Set in America's centum transportare, the century that saw the ascendancy of a national highway system and commercial flight, this is an exceptional history of the development of the unglamorous underground transportation system critical to the expansion of New York City. Bronx County Historical Society Archivist Derrick complements Clifton Hood's 722 Miles (S. & S., 1993) with a precise recounting of this little-known story, exploring the political and economic indecision that preceded the subway's building at a time when the very survival of the nation's largest city its teeming tenements a catalyst for poverty, disease, and crime seemed threatened. He depicts ego-driven decision makers unable to meet the most crucial needs of New Yorkers, until finally someone who understood the purpose of government emerged from the faceless crowd to guide the project. Derrick's well-written narrative is packed with thoroughly researched facts and reasoning. Occasional digressions into details of proposed tunnel locations slow down the narrative, but in the end, Derrick boldly describes this extraordinarily complex project as "the most important decision made by New York's government in the twentieth century." An excellent addition to any large collection of American history. John E. Hodgkins, Yarmouth, ME (c) Copyright 2010. Library Journals LLC, a wholly owned subsidiary of Media Source, Inc. No redistribution permitted.

Choice Review

This is the story behind the subway system that made New York what it is today. By the late 19th century, Manhattan was literally bursting at the seams with one of the highest population densities in the world. Choked with congestion and confronted with the social problems that accompany serious overcrowding, city leaders proposed to expand the existing subway network and construct new extensions to the city's sparsely populated outskirts in the Bronx, Brooklyn, and Queens. These extensions would disperse the population by allowing workers to commute quickly and cheaply to jobs in Manhattan, as well as stimulate new housing developments in the outer boroughs. This largest municipal project up to that time, a joint venture of the city and two private subway companies, involved the simultaneous expansion of several subway lines, which doubled the city's total subway mileage. Drawn from a wealth of public records, this scholarly study reveals not only the details of the subway movement's slow progress in the political arena, but the process of coming to terms with the private subway companies and their financial backers in 1913, so that construction could start. All collections. M. J. Butler emeritus, University of Massachusetts Dartmouth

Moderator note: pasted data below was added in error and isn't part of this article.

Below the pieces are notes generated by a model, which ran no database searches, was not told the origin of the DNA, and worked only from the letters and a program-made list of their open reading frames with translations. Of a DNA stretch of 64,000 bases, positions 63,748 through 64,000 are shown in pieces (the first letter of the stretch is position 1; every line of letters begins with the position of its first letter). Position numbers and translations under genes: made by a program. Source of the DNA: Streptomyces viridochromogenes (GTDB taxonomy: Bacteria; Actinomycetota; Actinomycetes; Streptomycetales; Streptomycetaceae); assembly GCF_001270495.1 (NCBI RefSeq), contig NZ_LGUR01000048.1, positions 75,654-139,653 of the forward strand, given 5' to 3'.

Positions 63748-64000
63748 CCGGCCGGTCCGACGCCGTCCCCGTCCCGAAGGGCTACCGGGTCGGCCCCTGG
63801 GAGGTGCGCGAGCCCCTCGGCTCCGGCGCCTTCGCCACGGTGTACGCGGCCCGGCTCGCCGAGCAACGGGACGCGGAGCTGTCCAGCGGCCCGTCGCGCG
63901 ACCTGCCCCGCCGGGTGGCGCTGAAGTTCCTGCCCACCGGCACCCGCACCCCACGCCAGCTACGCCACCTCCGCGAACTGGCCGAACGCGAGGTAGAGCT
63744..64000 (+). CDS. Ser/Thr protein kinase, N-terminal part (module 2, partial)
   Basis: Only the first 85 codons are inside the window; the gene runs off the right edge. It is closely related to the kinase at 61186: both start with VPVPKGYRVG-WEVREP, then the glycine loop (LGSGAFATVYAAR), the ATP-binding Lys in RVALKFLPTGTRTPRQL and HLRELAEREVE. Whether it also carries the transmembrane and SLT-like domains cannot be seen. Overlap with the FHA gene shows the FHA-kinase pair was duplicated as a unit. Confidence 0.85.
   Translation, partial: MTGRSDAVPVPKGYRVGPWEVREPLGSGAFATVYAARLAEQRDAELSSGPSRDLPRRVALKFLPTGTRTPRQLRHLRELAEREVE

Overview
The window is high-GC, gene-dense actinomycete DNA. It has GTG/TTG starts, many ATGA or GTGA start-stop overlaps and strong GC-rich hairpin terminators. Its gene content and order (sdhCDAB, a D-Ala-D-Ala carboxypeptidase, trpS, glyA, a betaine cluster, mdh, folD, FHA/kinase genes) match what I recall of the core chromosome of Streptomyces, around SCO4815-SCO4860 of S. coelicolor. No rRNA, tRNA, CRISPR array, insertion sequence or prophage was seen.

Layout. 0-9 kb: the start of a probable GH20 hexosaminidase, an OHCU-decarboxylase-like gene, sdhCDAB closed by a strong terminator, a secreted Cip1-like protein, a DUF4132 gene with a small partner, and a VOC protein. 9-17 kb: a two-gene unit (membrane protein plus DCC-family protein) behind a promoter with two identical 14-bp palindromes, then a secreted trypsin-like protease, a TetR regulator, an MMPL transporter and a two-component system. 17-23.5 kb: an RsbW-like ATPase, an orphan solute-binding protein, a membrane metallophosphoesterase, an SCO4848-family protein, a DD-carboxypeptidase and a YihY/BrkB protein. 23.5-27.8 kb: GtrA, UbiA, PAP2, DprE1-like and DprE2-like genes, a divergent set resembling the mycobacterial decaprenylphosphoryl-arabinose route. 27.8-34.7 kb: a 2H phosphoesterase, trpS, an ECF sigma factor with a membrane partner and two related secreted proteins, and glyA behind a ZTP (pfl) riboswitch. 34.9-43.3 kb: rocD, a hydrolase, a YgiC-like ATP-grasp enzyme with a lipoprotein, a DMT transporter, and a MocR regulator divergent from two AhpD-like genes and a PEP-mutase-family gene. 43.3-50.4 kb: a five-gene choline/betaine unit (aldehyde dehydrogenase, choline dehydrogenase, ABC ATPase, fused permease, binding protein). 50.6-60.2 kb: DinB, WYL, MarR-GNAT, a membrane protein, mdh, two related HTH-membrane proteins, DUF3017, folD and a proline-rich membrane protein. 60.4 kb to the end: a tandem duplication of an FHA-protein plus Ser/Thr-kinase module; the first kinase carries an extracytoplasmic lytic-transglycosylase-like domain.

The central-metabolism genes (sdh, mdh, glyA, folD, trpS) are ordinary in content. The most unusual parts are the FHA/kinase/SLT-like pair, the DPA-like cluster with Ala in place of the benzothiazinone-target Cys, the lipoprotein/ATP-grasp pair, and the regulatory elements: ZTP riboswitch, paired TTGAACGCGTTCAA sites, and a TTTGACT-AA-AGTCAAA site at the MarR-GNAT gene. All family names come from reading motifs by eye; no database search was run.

Table of Contents

List of Maps and Tablesp. ix
Acknowledgmentsp. xi
Introductionp. 1
1 Never Enough: The Beginnings of Rapid Transit in New Yorkp. 9
2 The Deadlock over More Subways, 1902-1909p. 47
3 Rapid Transit to Save New Yorkp. 90
4 Stumbling toward a Solutionp. 123
5 The Dual System of Rapid Transitp. 153
6 The Battle over Financing the Dual Systemp. 186
7 Impact of the Dual Systemp. 231
Conclusionp. 263
Appendix 1 Summary of the Dual System Contracts and Related Certificatesp. 269
Appendix 2 Opening Dates of the Dual System Linesp. 284
Notesp. 287
Bibliographyp. 401
Indexp. 423
About the Authorp. 442